A bronze, larger-than-life statue of late D.C. politician Marion Barry was unveiled Saturday on Pennsylvania Avenue, memorializing the controversial so-called “Mayor for Life” mere blocks from the White House outside the city building where he worked during his decades in public office.
Erected outside the John A. Wilson Building, the seat of D.C. local government, the eight-foot-tall statue portraying a smiling, waving Barry constitutes “a fitting tribute in this city that he so loved,” D.C. Mayor Muriel Bowser said at Saturday afternoon’s unveiling.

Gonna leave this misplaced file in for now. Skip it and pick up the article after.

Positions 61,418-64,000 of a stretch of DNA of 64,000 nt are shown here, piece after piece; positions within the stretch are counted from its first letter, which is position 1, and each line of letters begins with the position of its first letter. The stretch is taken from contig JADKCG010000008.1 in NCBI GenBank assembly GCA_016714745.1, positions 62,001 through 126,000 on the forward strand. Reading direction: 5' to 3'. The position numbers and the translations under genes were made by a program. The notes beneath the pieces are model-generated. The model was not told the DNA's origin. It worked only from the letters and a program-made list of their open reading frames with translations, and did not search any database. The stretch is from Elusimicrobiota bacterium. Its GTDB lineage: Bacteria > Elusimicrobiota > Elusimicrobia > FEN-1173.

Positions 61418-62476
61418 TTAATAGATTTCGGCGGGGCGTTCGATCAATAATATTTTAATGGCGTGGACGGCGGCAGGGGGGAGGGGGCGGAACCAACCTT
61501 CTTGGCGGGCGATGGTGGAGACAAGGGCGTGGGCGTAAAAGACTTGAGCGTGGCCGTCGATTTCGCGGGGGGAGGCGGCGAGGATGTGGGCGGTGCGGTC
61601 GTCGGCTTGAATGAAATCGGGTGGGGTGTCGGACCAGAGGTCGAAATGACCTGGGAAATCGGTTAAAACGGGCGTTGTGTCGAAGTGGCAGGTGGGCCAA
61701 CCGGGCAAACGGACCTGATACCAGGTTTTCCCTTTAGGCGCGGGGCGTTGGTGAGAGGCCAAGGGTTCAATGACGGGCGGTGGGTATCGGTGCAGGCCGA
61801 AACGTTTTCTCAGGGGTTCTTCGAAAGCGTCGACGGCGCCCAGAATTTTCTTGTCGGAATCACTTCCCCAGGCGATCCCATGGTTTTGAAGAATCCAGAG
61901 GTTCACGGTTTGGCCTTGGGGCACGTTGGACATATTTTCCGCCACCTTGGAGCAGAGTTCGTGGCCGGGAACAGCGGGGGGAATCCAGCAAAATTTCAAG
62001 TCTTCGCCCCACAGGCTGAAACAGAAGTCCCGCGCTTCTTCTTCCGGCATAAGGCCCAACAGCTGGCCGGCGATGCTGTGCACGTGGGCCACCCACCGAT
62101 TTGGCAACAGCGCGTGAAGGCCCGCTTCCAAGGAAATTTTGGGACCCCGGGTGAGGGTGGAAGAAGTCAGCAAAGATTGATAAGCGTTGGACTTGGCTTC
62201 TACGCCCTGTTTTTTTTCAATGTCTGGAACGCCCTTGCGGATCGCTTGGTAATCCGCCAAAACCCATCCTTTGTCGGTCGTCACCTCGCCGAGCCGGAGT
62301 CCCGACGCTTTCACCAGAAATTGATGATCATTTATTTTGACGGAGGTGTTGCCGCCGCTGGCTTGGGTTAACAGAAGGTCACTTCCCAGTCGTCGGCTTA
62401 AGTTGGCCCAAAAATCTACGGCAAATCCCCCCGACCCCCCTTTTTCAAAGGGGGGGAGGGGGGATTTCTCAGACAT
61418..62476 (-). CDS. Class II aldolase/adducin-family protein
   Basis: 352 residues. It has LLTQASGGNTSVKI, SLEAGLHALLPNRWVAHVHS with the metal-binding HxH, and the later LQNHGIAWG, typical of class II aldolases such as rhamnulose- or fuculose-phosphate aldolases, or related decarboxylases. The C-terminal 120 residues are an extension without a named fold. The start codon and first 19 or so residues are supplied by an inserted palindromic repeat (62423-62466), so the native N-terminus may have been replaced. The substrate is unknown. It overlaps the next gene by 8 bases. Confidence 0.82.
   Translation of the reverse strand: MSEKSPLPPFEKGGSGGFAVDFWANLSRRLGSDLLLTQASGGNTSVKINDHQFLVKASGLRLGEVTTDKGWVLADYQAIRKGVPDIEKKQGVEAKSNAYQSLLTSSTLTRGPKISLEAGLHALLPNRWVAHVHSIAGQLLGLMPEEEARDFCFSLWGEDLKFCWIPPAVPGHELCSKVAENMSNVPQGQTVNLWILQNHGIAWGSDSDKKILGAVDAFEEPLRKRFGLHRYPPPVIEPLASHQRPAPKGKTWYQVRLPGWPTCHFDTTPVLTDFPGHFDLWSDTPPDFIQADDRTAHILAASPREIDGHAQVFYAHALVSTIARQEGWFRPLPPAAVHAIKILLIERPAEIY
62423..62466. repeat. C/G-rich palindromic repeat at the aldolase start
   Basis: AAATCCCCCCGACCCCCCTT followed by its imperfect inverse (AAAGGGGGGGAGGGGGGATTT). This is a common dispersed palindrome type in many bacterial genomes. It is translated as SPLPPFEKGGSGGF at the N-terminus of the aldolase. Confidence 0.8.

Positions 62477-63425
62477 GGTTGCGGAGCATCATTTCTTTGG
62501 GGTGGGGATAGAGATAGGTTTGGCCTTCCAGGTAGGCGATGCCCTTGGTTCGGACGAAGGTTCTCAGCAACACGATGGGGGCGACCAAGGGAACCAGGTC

Born and raised in Mississippi, Barry moved to D.C. in the 1960s while working for the Student Nonviolent Coordinating Committee, or SNCC, one of the era’s most prominent civil rights groups. He ran for city school board the following decade, and in 1974 he was won a seat on the District’s first elected city council.
Barry, a Democrat, ultimately served four terms as mayor and spent 16 years on the city council prior to passing away in 2014 at the age of 78.
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